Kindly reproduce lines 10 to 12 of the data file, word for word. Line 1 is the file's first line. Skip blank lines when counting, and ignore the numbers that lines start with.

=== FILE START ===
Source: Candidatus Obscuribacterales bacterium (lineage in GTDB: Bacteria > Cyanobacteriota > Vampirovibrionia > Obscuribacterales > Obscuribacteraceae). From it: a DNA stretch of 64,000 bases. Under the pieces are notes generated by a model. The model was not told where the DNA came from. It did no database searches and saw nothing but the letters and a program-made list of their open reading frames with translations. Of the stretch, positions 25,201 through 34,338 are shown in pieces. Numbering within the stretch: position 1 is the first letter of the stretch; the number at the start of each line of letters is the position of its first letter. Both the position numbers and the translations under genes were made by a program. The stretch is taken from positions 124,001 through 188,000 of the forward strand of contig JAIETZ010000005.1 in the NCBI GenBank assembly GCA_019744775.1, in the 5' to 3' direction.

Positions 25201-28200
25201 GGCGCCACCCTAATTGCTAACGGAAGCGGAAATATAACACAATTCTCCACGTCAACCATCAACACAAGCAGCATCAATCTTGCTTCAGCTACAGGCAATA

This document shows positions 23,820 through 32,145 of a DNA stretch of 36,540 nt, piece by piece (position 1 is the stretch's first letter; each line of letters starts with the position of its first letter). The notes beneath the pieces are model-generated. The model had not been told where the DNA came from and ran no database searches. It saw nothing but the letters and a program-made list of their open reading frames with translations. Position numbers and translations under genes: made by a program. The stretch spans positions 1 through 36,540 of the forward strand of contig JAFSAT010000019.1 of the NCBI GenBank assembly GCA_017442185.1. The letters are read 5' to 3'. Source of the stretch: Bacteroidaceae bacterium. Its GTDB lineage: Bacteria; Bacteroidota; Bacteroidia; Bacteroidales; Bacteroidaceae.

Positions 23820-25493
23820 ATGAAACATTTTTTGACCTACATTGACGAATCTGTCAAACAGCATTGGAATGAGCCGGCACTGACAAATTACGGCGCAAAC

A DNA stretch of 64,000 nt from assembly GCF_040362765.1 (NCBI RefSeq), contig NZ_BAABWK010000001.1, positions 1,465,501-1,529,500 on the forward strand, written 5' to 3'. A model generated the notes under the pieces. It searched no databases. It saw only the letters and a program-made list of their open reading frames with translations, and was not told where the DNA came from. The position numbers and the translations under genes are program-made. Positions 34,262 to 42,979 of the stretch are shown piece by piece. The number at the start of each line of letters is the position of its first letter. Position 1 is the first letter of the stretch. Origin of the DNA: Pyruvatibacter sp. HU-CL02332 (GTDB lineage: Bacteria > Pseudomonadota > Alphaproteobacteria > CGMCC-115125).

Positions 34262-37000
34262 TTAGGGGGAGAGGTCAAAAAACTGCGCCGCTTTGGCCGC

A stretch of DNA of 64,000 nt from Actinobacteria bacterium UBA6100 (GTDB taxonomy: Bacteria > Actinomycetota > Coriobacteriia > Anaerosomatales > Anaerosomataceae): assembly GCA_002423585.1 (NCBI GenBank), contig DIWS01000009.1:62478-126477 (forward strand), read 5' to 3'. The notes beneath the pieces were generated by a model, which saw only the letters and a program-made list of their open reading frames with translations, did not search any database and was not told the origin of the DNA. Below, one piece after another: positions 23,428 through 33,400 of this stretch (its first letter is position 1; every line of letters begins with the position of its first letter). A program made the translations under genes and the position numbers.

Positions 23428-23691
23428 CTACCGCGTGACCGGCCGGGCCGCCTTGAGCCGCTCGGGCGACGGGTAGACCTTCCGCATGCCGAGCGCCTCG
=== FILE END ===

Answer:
A stretch of DNA of 64,000 nt from Actinobacteria bacterium UBA6100 (GTDB taxonomy: Bacteria > Actinomycetota > Coriobacteriia > Anaerosomatales > Anaerosomataceae): assembly GCA_002423585.1 (NCBI GenBank), contig DIWS01000009.1:62478-126477 (forward strand), read 5' to 3'. The notes beneath the pieces were generated by a model, which saw only the letters and a program-made list of their open reading frames with translations, did not search any database and was not told the origin of the DNA. Below, one piece after another: positions 23,428 through 33,400 of this stretch (its first letter is position 1; every line of letters begins with the position of its first letter). A program made the translations under genes and the position numbers.

Positions 23428-23691
23428 CTACCGCGTGACCGGCCGGGCCGCCTTGAGCCGCTCGGGCGACGGGTAGACCTTCCGCATGCCGAGCGCCTCG